What would the Chicago Bears 53-man roster look like after the 2020 offseason?
Over the past few weeks, we have gone through each position’s depth chart to see where the Chicago Bears’ strengths and weaknesses are. After going through each position, some of the core 53-man roster projection battles were shown.
There is plenty of time, but this may be the most abbreviated offseason to date. With that in mind, the depth chart may be as clear as it ever has been. What would an initial 53-man roster projection look like?
Quarterback (2): Mitch Trubisky Nick Foles
Matt Nagy has a relationship with Tyler Bray that allows them to keep him close by without ever carrying him on the 53-man roster. This leaves us with our two-person competition.
Running back (4): David Montgomery, Tarik Cohen, Cordarelle Patterson, Ryan Nall.
Without signing a running back, or moving Patterson to an exclusive running back on the depth chart, there is very little depth here. Both Artavis Pierce and Napoleon Maxwell could stick on the practice squad.
Wide receiver (6): Allen Robinson, Anthony Miller, Ted Ginn, Javon Wims, Riley Ridley, Darnell Mooney
The top six seem set here. Trevor Davis could make it if Mooney is entirely unprepared to make the jump, and Alex Welsey brings practice squad potential.
Tight End (4) Jimmy Graham, Cole Kmet, Demetrius Harris, J.P. Holtz
All of the jokes about how many tight ends the Chicago Bears have, but in reality, they will likely keep four, and all four have a role in the offense. Jesper Horsted is a fringe roster candidate, but a prime practice squad player.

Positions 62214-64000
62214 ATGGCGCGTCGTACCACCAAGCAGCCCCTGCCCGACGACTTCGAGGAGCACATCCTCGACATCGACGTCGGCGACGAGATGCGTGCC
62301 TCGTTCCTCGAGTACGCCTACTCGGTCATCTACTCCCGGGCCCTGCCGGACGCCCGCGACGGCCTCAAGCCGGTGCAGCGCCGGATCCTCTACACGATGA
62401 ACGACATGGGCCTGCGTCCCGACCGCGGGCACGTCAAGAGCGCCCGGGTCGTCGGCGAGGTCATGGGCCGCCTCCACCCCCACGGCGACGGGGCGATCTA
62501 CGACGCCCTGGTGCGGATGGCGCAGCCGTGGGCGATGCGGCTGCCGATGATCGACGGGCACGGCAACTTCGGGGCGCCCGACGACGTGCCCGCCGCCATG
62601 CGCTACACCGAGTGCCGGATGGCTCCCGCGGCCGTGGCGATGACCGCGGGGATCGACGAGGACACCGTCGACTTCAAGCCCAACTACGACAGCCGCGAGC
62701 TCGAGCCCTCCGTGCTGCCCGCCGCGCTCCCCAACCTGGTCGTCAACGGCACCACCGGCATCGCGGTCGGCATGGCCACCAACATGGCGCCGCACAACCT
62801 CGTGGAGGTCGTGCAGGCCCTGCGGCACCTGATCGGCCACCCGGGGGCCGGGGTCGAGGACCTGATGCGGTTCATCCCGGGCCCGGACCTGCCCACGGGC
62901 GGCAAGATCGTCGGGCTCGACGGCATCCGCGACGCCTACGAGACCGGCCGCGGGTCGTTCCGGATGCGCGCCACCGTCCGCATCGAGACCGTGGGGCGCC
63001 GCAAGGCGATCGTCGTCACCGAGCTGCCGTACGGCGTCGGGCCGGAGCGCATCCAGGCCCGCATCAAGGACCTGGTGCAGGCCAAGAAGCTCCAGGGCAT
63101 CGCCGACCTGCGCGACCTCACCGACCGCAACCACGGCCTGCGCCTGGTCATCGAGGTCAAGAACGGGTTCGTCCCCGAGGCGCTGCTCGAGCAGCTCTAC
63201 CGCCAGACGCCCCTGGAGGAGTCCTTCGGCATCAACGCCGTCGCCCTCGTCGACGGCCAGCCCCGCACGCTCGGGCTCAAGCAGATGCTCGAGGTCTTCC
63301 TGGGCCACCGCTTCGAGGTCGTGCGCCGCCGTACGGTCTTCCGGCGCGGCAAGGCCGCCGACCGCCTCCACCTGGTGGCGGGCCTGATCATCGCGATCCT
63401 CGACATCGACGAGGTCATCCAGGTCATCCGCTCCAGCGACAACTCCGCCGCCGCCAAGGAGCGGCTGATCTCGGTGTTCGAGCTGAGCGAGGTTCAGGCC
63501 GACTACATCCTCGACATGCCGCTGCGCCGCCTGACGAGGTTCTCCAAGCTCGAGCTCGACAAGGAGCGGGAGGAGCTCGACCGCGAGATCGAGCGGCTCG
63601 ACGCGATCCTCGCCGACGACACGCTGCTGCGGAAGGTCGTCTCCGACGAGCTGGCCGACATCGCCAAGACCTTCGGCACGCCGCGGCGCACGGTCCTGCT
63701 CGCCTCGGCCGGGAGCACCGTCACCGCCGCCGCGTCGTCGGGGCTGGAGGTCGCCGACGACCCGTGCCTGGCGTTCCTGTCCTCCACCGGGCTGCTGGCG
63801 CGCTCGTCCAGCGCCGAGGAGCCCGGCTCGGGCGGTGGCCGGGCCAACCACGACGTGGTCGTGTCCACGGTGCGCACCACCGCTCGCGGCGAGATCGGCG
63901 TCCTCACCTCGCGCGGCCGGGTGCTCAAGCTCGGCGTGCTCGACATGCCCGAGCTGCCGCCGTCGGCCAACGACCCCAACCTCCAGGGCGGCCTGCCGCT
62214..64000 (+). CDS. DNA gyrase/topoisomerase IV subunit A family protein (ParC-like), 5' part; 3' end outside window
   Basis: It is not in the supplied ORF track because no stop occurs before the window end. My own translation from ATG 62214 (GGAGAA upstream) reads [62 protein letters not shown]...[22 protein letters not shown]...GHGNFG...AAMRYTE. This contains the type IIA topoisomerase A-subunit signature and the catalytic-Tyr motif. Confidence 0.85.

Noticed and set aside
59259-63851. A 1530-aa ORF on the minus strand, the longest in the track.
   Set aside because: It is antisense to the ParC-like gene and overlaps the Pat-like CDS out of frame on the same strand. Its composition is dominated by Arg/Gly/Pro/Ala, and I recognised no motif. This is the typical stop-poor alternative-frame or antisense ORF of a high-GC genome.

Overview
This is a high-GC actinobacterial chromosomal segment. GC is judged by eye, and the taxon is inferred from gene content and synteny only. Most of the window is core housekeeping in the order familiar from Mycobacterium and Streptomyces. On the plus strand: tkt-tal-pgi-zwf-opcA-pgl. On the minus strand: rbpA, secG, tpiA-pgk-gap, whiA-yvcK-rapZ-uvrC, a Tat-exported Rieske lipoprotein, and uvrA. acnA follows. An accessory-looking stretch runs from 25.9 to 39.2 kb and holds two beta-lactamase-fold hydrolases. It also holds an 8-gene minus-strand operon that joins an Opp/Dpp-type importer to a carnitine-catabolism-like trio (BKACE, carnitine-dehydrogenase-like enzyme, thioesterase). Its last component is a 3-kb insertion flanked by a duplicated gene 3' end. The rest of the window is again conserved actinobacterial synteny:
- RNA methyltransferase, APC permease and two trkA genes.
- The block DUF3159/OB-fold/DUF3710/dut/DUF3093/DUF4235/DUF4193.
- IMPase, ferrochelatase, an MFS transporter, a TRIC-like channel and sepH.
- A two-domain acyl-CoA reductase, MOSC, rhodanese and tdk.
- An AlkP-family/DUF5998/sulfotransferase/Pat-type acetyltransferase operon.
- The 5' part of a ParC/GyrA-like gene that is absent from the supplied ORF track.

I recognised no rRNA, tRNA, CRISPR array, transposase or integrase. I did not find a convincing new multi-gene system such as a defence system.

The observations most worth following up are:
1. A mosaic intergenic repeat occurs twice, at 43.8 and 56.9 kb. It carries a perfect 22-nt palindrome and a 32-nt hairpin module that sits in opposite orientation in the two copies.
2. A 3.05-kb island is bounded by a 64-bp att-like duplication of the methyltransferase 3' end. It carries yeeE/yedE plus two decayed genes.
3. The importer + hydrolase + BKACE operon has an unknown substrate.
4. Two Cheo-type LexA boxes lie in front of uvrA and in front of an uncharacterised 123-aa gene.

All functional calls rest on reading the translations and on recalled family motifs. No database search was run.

Offensive Line (9): Charles Leno, Bobby Massie, Cody Whitehair, James Daniels, Germain Ifedi, Jason Spriggs, Alex Bars, Rashard Coward, Sam Mustipher
This was the toughest to sort out. The top five seem set, but beyond that, the question becomes how much depth the team will keep. Spriggs makes it as one of the few depth options on the roster with tackle experience in the NFL, while Mustipher makes it as the only depth option to be a true center. Bars and Coward both have guard/tackle versatility. This means Arlington Hambright and Lachavious Simmons missing the cut, but with both being invested in with a seventh-round pick, they are likely to find their way to the practice squad. Dieter Eiselen, Dino Boyd, Badara Traore are also practice squad options.
Defensive Line (6): Akiem Hicks, Bilal Nichols, Eddie Goldman, Roy Robertson-Harris, Brent Urban, Abdullah Anderson
The Chicago Bears brought back John Jenkins, who will compete with Abdullah Anderson for the backup nose tackle spot. Still, Anderson held that spot down and is younger, so it is his job to lose. The other five should set.
EDGE (5): Khalil Mack, Robert Quinn, Trevis Gipson, Barkevious Mingo, Isaiah Irving
The big competition will be Irving against James Vaughters for the last spot. Irving does not have practice squad eligibility while Vaughters does so that we will send Vaughters to the practice squad.
Linebacker (4): Danny Trevathan, Roquan Smith, Joel Iyiegbuniwe, Josh Woods
With little depth behind these names, there is not much debate here. Devante Bond, Keandre Jones, and Rashad Smith have practice squad eligibility.
Cornerback (6): Kyle Fuller, Jaylon Johnson, Buster Skrine, Kevin Toliver, Duke Shelley, Kindle Vildor
Artie Burns was brought in for insurance, but after drafting two corners, he is going to struggle to make this roster. Stephen Denmark and one of Xavier Crawford or Michael Joseph could stick on the practice squad.
Safety (4): Eddie Jackson, Tashaun Gipson, Deon Bush, DeAndre Houston-Carson
Jordan Lucas could make it, but it is hard to find a spot for him without cutting at another position. This does look like the end of the road for Sherrick McManis
Specialists (3): Pat O’Donnell, Eddie Pineiro, Patrick Scales
Practice squad (in no order)
1. Tyler Bray
2. Artavis Pierce
3. Badara Traore
4. Alex Wesley
5. Jesper Horsted
6. Darrion Clark
7. Arlington Hambright
8. Lachavious Simmons
9. Dieter Eiselen
10. James Vaughters
11. Stephen Denmark
12. Devante Bond